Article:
Three Years in Prison for $3 Million Los Angeles Medicare Fraud Case
A 50-year-old Calabasas man, Dr. Pezhman Ebrahimzadeh, was sentenced to three and a half years behind bars for falsely billing Medicare for over $3 million.
As penance for perpetrating healthcare fraud in Los Angeles, Dr. Ebrahimzadeh has been ordered to pay over $3 million in restitution, for his part in billing Medicare for medical services that he never performed. In many cases, these services involved patients who were no longer alive. Ebrahimzadeh – also known as Pez Abrahams – owns a cosmetic clinic called the Winnetka Medical Group, which provides liposuction and radiofrequency laser treatments.
Federal prosecutors say he collected information from beneficiaries to bill Medicare for never-performed procedures. He also collected information from 25 Medicare patients who were dead when they supposedly “got treated,” and then he changed medical records to conceal the Los Angeles Medicare fraud. He claimed he performed a bunch of pricey procedures, including radiotherapy catheter placement, bone tumor ablation, and revascularization, even though he lacked the equipment to do these procedures.
The 50-year-old doctor pled guilty in January to charges, but then he got into more legal hot water. He failed to report his arrest to pre-trial authorities, which he needed to do, per his bond conditions. Since then, California authorities arrested him again for sexually assaulting a patient who had been undergoing an exam at his clinic.
Abrahams’ serial legal troubles illustrate a relatively common phenomenon: when a person gets arrested for healthcare fraud in Southern California (or wherever), the bad news generally doesn’t all “come out” at once. It happens in stages. The timing of the revelation of these different pieces of bad news can influence legal strategy and even sentencing. That’s why it’s important to “come clean” with your Los Angeles criminal defense attorney early on in the process, so he or she can enjoy a 360 degree understanding of what you did (or allegedly did) and what investigators and prosecutors might find or argue.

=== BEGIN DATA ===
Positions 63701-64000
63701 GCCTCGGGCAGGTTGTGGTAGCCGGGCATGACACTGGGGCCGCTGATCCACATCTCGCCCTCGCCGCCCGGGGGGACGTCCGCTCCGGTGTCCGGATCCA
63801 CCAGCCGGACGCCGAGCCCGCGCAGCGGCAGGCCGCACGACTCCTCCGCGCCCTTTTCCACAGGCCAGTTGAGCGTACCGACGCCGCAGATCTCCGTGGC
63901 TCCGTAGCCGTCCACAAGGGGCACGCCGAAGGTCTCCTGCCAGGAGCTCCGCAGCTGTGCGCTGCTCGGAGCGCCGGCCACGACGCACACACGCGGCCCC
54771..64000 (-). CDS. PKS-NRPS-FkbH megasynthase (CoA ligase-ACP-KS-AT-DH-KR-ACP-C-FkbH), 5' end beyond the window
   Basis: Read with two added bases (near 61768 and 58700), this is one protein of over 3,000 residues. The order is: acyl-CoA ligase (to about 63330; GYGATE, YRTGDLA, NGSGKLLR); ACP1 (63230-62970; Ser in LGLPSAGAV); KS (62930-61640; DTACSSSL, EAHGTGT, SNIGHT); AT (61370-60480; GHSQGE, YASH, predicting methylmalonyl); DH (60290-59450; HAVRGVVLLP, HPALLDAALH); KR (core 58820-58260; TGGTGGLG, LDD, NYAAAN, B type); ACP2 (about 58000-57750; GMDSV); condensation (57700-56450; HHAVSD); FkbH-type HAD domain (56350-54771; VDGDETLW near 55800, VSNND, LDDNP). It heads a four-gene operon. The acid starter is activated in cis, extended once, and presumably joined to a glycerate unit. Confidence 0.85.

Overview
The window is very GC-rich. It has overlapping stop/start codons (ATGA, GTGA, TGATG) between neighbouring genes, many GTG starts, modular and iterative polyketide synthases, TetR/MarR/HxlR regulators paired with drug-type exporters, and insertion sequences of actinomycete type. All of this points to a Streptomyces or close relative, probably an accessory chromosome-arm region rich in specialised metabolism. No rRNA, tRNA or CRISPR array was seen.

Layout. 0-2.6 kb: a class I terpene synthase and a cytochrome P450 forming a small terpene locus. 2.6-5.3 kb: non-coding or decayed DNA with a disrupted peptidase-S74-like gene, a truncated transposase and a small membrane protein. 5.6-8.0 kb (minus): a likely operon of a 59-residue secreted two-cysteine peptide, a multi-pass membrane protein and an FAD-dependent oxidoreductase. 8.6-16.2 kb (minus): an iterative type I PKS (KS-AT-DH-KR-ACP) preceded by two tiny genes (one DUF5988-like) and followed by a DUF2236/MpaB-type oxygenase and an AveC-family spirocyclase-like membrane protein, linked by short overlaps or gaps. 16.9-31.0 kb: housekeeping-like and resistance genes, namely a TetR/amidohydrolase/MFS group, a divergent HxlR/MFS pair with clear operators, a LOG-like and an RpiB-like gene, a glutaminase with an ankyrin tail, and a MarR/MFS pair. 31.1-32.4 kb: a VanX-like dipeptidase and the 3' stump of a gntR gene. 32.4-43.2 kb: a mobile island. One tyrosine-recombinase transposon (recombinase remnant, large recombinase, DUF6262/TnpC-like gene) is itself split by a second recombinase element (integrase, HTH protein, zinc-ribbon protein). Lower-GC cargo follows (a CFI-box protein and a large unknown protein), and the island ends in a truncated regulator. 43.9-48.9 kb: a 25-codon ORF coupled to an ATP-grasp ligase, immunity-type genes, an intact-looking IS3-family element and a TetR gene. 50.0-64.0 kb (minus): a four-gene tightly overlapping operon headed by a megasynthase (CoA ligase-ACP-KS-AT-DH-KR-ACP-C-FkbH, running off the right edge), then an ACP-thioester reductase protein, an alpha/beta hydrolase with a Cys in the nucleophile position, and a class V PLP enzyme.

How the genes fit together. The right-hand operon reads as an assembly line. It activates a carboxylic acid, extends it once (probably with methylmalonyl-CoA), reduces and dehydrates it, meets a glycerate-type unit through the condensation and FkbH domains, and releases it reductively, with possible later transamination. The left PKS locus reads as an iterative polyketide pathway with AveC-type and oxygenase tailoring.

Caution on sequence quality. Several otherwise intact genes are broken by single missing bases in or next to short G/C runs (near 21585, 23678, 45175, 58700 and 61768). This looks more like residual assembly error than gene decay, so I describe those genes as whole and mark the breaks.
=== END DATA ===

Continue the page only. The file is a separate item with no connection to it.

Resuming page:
You can’t necessarily control your legal destiny, but you can hedge against the worse consequences by being forthcoming with your attorney and by being compassion with yourself and other stakeholders.
The investigation and/or arrest is not the end of the world. It may not even spell the end of your practice. But you need to act effectively and ethically to fix what’s gone wrong and demonstrate responsibility and good citizenship. Connect with the Kraut Law Group for help understanding your options and building your defense. Attorney Kraut is a Harvard Law School educated ex-prosecutor, and he and his team are standing by to give you astute guidance.